We know more this morning about the 2018 Honda Accord. It will be offered with two turbocharged engines, a 1.5-liter direct-injected DOHC Turbo with dual variable cam timing mated to either a CVT or 6-speed manual transmission. Wait a minute, did they say a stick shift?
Also on board will be a 2.0-liter direct-injected DOHC turbo paired with a 10-speed automatic transmission – the industry’s first 10 AT for a front-wheel-drive passenger car – or a 6-speed manual. They said it again!
An all-new hybrid will be powered by next-generation two-motor hybrid technology, which uniquely operates without the use of a conventional automatic transmission, Honda said. More on that to come.
Sharp readers will note that the Honda six is among the missing on the new model.
The new tenth generation model is said to be “all-new, completely redesigned and reengineered…”
Additional details will be released in the weeks ahead before the new model debuts later this year.
Not to show off but it is very unusual for me to see a car and not know what is. As I pulled into a Sheets in York, Pa., on a test drive Sunday there was this immaculate black sports care two pump islands away. Of course, I had to walk over and inquire!
It was like I asked the owner to tell me about how great his kids were.
The car was an extremely rare Nash-Healey two seater, vintage 1950.
The black exterior paint had a luster that I have not seen in years. Thick, rich and deep without a hint of orange peel.
With the top down on a 90 degree day it was clear that the unique interior with the huge spoked steering wheel and instruments located on the center dash, had been lovingly restored.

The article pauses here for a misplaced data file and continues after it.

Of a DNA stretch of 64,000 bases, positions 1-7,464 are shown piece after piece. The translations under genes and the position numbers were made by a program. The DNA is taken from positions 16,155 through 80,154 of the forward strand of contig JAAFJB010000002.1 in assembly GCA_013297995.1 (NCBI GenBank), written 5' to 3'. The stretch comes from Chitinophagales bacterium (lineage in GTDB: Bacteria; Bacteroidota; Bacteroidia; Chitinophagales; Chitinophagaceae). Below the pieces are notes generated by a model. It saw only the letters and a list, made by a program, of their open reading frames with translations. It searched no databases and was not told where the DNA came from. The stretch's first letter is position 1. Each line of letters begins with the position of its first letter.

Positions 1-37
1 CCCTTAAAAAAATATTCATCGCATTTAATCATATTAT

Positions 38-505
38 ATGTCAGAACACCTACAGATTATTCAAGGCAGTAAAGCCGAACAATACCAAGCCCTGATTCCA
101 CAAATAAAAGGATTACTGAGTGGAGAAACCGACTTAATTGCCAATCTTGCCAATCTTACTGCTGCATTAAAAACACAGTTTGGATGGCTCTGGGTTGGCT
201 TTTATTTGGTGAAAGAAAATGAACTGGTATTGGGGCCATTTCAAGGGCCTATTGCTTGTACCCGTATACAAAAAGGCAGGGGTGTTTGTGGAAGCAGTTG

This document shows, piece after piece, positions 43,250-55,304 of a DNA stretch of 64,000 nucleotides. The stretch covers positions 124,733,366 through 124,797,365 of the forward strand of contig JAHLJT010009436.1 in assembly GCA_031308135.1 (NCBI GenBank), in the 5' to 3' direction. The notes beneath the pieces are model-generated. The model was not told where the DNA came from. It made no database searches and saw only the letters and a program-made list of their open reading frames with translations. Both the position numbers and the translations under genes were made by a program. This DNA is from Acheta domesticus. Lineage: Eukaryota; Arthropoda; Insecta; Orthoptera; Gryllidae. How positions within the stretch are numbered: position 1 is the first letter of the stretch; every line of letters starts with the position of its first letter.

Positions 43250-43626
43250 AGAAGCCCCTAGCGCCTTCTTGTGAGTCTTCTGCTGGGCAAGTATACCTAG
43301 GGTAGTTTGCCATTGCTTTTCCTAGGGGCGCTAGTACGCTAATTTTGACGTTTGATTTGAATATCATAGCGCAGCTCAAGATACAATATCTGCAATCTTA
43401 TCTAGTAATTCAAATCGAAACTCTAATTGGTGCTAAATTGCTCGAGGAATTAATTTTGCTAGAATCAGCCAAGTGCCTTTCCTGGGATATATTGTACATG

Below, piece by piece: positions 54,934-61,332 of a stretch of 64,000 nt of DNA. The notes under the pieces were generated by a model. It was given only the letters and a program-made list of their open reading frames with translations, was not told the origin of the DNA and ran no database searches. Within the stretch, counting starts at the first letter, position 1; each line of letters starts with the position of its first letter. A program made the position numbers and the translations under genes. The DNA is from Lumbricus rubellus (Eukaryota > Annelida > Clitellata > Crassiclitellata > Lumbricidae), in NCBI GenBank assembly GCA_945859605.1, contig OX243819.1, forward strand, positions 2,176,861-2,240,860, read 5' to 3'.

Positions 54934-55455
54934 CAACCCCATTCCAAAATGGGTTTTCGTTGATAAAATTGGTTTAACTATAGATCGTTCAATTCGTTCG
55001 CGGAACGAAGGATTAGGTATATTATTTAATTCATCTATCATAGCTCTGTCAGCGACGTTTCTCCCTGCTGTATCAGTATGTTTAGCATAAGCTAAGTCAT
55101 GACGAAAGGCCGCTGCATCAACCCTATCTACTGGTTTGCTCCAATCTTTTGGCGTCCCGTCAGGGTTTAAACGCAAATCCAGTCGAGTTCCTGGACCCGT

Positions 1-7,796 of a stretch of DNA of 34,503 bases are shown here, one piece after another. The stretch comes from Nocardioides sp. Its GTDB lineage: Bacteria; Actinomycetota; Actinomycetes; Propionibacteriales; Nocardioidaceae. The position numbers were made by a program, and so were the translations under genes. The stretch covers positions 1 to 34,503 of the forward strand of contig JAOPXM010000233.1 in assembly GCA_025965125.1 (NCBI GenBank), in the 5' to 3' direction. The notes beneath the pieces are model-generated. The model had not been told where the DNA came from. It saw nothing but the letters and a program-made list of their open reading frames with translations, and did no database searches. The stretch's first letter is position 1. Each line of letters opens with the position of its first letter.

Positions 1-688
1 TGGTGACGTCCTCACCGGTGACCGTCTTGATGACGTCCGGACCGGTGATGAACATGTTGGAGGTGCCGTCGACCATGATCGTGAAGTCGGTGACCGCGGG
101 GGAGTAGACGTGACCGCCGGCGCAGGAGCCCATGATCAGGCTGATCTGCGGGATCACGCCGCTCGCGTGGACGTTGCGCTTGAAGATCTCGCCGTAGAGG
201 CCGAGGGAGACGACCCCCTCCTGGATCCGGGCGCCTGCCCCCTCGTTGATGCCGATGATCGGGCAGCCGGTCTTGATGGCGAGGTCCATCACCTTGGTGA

The fuel filler pipe was in the trunk, a rather unique location for sure.
Unique? You bet! Only 104 of the cars were produced and an early model finished fourth at the 24 hours of Le Mans.
Very early models had the accelerator located between the clutch and the brake, which must have taken some getting used to, according to Keith Martin’s “Sports Car Market.” A strong argument can be made that the Nash Healey might have been this country’s first sports car. After all, it hit the market three years ahead of the first Corvette.
The collaboration by Healey and Nash was an effort by the American maker to add some jazz to its auto lineup way back when. It sported a six cylinder engine, an inline six at that, and had a top speed of 90 mph.
Owners at the time could pick one up for $4,063 a huge bargain by today’s standards.
I asked the owner’s young daughter if she liked riding with Dad in this car.
“Oh ya,” was the response with a big smile.
All in all, it was a great moment – on the road.